I often talk about my childhood, and how flowers have influenced me. Isn't that the first power we receive from flowers? Great memories?
A Carnation Like in my Memories
Flowers evoke distant memories that are often associated with people who were dear to us. The cocoa ball carnation is no exception to the rule, even though it is a recent creation. This green carnation with a little darker reflection has this power. It brings me back to my first garden plot where myriads of flowers grew.
Whether they were "noble" flowers or wildflowers, I loved them and wanted to grow them all. The magic of the bindweed that opens in the morning freshness, or the light spikes of color that pierce the large stems of gladioli. Among these vintage flowers, one of them has a special place in my memories, it is the poet's carnation, aka the Dianthus Barbatus. And I'm sure that in many of the memory spots in your head, there is a snapshot where the poet's carnations occupy the decor.
Cocoa Ball Is a Snapshot of my Childhood
When I was young, I was so impatient, that I couldn't stop myself from picking flowers and placing them in an old chipped porcelain pitcher. They would take pride in their place in the center of the heavy wooden table in my grandmother's living room. I did not want them to be moved. For example, I refused to remove my childhood bouquet for lunch. As if these harvested flowers were part of the family, and deserved to be there during the family Sunday meal, the moment of sharing.
The big family table laughed at me with my flowers on it, not properly arranged. But I loved them because they were mine, and they were clothed with the pride of a child gardener and florist, so it didn't matter what they laughed at. They were my flowers, and they would stand proudly at the table. I only agreed to move them to pass the dishes. Or to make a place for the blackberry pie that I had lovingly made with my grandma Émilie.
This carnation is a snapshot of those family meals.
Dianthus Cocoa Ball
Dianthus Cocoa Ball is also a snapshot of me with my boots heavy with earth trotting in my patch of land. On one hand, a heavy watering can with a metal hole in it, (which was probably used to give the ants something to drink), and on the other hand, old and heavy pruning shears, (my grandfather Louis agreed to lend me his shears under his supervision while he was shelling beans).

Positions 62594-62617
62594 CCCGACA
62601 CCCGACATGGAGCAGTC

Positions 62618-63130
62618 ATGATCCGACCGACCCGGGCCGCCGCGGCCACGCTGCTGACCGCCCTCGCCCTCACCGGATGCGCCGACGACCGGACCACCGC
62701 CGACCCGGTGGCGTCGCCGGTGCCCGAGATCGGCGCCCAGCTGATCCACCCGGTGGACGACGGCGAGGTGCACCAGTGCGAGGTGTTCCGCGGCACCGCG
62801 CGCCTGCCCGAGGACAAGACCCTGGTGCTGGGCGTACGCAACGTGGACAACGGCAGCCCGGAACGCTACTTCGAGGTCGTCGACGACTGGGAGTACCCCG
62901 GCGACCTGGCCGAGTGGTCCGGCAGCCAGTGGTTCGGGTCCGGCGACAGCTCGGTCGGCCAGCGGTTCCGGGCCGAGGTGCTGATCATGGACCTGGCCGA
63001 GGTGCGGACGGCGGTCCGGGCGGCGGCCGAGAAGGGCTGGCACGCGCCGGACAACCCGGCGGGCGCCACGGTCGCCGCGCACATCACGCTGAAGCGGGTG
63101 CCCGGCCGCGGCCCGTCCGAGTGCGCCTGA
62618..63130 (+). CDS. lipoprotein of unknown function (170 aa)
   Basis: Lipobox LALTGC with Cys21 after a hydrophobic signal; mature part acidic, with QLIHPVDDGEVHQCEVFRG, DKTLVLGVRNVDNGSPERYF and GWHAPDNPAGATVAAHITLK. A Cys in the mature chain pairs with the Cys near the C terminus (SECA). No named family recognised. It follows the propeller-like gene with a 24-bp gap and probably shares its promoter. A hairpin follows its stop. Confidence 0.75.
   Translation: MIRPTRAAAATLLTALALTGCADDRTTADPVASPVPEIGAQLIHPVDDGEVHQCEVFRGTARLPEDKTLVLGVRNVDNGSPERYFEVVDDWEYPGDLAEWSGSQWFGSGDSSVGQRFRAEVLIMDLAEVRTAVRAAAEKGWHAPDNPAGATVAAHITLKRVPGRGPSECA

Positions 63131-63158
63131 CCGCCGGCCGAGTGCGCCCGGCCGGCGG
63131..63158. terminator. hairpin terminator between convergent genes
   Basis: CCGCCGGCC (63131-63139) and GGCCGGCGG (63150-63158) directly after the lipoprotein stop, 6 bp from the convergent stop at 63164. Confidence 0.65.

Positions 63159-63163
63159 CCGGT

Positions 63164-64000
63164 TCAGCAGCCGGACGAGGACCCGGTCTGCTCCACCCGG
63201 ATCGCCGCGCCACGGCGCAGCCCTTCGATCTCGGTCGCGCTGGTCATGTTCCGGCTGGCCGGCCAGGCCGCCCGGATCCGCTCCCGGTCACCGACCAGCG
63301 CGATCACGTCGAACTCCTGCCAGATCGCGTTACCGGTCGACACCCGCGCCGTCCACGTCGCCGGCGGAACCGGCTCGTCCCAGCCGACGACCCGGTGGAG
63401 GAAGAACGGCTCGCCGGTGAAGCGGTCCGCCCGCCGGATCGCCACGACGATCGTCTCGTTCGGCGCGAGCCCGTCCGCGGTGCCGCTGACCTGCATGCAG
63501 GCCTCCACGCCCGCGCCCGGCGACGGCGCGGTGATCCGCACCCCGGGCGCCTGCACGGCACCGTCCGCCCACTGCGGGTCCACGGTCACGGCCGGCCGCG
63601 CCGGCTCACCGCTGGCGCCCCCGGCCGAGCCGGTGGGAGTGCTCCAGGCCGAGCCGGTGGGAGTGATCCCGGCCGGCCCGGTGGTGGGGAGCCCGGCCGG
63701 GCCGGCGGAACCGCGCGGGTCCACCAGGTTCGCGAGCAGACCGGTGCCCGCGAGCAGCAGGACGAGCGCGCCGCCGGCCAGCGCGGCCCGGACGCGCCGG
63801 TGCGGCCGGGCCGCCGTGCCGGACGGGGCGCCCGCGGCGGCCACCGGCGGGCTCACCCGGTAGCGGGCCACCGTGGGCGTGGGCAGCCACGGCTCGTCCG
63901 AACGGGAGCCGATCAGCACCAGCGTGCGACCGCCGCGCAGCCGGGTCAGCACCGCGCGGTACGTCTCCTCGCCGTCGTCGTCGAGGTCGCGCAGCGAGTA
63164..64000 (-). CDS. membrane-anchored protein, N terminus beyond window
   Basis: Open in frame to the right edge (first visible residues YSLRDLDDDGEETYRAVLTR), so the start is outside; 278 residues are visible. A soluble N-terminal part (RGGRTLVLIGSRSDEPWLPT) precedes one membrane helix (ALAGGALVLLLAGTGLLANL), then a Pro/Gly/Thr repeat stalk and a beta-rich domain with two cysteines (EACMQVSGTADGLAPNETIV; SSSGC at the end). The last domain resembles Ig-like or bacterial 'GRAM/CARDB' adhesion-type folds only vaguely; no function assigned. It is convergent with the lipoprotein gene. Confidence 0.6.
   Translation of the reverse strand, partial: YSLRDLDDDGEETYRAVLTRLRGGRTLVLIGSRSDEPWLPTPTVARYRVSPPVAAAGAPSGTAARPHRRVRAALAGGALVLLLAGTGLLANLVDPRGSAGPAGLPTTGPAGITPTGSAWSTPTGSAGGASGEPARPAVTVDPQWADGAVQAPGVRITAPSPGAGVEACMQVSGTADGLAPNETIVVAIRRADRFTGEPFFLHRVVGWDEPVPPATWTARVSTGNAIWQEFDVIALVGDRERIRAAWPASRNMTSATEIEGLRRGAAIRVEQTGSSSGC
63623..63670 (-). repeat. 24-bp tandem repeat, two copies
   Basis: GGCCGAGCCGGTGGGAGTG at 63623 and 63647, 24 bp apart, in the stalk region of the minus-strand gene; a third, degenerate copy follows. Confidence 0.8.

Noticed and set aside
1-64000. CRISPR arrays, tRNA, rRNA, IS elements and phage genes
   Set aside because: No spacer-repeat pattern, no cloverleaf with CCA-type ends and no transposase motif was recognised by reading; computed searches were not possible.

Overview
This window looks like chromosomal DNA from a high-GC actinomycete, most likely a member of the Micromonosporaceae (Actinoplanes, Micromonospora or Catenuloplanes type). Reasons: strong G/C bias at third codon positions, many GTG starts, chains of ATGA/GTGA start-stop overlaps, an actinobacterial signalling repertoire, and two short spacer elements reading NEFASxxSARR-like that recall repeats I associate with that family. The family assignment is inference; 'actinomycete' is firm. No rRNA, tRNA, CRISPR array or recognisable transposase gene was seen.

At the same time, I was going to plunge my watering can into the cold and bubbling waters of the nearby river. And to make the seized spring of those pruning shears sing. It is true that my plants were treasures and thirsty under the summer sun, and it is true that I had two bouquets to make. One for my grandmother, who was probably going to be really happy to have her bouquet of closed carnations, (the Cocoa Balls before their time). And one for my neighbor, Mrs. Brasier. A very nice woman who never failed to ask me how I was at school when she sat on her old folding chair to watch me from her balcony while I played with my dog in the park. That old folding chair that made the same music as those dreaded pruning shears...
Mrs. Brasier Was Entitled to a Bouquet of Flowers
But I'm getting lost in my memories, I was about to tell you why Mrs. Brasier was entitled to a bouquet. A bouquet with flowers of my own production. After knocking on her heavy wooden door with my small hand, she opened it. In one of her hands this old cookie box whose faded patterns reminded me of a safe. And when the lid opened with the sound of a treasure box, I would surreptitiously look for the chocolate-covered cake, then I would dip my hand and grab one.
I raised my eyes to meet the bluish and grateful glance of the old woman who did not fail to thank me for my gift of flowers. "Thank you little man Jacquet". There and then, I turned around, and, held up my reward, while saying "thank you madam, and till next week!"
I hurried back to my kitchen to show off the reward for my good deed as a kid. (Which did nothing to erase the little pieces of dirt I had scattered while hopping around the hallway). I said, "sorry grandma, I forgot my boots again!"
I had my carnations, and my cake, and smiled.
Cocoa Ball is this memory of a 'greedy' childhood.
Am I vintage or melancholic? No, I am grateful to find my memories in flowers that were already there. Without really being there.